Demands from clients and labor shortages are forcing some contractors into other methods of creating building assemblies, driving new investments in prefabrication and modular construction techniques.

“Owners are demanding more prefabrication—the benefits are fairly well understood,” said Christian Burger, president and founder of Burger Consulting, at the Associated General Contractors of America’s IT Conference in Chicago held August 22.

Burger said that to operate in a prefab environment, “you’re no longer a contractor, you’re behaving like a manufacturer. If you’re not on [an enterprise resource planning system such as] IFS, maybe Acumatica, you don’t have systems to manage manufacturing.”

He noted that contractors are now working within a diverse marketplace, with fabrication facilities and related assets that can be rented out to other users as a side business.

Contractors on the coasts have been investing in their own fabrication shops and making technology investments, creating assemblies off-site since the early 2000s. Pioneers such as DPR Construction are now taking the prefab-first attitude further and standardizing on the cloud-based IT services.

Digital Building Components

DPR’s Phoenix facility houses subsidiaries Digital Building Components, SurePods and EIG.
Photo courtesy Digital Building Components

“We look at it from the perspective of a project lifecycle,” says Atul Khanzode, technology and innovation leader at the Redwood City, Calif.-based contractor. “What you need during design to produce permits, to produce a set of documents, then shop drawings so that you can produce prefabricated elements or multitrade elements to what the facility managers need for operations and maintenance—these are all different views of data, some visual, some contextual data that’s attached to the visual information in the building information model.”

Khanzode also says that artificial intelligence, in certain use cases, has shown its value to DPR in terms of automating some of the contractor’s prefabrication processes. DPR has several manufacturing facilities and subsidiaries such as Digital Building Components, SurePods and EIG electrical systems. All play roles in procurement and supply for the parent company.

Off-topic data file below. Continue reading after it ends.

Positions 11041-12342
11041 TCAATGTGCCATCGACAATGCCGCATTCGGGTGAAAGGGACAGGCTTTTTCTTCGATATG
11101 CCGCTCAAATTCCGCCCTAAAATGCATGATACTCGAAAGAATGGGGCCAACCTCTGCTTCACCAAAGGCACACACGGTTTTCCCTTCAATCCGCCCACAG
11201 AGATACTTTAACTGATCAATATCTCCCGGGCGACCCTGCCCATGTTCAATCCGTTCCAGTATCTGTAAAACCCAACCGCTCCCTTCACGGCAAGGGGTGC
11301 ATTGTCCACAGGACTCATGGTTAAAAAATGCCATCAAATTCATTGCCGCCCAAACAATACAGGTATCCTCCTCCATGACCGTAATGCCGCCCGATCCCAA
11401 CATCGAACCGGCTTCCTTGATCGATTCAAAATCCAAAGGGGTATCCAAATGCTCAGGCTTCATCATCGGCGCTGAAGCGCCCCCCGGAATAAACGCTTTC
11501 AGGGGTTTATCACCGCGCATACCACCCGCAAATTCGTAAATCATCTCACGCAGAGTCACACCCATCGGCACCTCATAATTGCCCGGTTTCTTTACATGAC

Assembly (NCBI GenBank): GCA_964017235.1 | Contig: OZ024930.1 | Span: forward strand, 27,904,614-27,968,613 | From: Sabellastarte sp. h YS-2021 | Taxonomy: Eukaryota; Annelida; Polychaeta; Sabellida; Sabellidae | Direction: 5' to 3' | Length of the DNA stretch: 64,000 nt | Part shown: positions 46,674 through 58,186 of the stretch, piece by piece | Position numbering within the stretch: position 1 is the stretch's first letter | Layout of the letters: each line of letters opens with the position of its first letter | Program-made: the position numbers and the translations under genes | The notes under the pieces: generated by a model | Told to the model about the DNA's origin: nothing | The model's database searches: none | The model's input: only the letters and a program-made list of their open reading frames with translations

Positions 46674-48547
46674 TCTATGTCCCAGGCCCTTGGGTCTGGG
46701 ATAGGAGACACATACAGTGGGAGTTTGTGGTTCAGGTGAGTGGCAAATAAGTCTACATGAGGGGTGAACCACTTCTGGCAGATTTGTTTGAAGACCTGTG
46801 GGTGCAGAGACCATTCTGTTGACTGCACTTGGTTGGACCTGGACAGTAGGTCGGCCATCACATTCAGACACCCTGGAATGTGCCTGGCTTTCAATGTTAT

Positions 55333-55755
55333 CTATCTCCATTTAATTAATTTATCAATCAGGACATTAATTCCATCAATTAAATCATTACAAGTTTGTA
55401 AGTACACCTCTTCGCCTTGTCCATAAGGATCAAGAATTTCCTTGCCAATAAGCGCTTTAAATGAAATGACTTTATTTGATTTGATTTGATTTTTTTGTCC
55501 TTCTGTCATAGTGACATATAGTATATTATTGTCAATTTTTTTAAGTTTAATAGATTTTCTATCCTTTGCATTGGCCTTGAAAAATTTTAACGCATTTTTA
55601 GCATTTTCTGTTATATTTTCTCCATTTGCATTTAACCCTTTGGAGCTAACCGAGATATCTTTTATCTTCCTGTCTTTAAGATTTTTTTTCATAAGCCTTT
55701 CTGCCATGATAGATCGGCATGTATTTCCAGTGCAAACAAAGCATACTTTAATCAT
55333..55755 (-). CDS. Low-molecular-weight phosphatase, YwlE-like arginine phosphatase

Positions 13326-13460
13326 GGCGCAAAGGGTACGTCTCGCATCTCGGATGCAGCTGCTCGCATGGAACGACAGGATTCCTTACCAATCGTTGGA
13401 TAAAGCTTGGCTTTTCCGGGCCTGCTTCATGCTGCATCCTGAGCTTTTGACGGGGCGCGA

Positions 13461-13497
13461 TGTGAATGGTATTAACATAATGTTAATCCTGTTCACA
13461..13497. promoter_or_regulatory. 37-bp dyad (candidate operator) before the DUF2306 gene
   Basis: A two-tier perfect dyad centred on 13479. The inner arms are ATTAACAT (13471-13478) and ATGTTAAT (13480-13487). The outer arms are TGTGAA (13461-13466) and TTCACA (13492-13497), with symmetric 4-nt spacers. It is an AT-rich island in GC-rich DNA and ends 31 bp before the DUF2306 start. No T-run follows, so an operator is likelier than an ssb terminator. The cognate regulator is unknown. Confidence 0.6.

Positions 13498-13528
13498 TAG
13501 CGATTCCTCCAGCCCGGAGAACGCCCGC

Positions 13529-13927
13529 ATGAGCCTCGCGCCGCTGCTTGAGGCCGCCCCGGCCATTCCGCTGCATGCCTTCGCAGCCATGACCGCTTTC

Jim Lynch, senior vice president and general manager of Autodesk Construction Solutions, sees a few key questions contractors ask themselves about these processes. “Do I build my own factory? Can I keep that factory busy enough to justify it? Or do I outsource it?”

“I think doing [prefab] holds great promise, but it’s not without its challenges,” Lynch says. DPR recently standardized on Autodesk’s construction cloud system as its single source of project truth. But while construction companies’ investments in doing their own manufacturing are impressive, we’re still “in the infancy” of prefabrication Lynch adds.

Bill Seery, prefabrication director at Consigli Construction in Boston, has seen both sides of the market having spent 16 years at SurePods, eventually rising to vice president. He joined Consigli to head its prefabrication efforts last year.

“We’re working in some of the really high-cost markets in the country­—Boston, New York, etc. So we view prefabrication as beneficial in that manner,” he says.

Seery says Consigli is delivering light-gauge steel assemblies in New Hampshire and Massachusetts. When he was at SurePods, the firm provided bathroom pods for the Prism Apartments in Cambridge, Mass., and other health care projects. Large contractors need to get fabrication facilities to “a certain level of scope and size” for the economies of scale to kick in, but Seery says the benefits are worth it. “If I’m seeing dozens of projects every day, if not hundreds, then you can see the same lesson happening over and over.”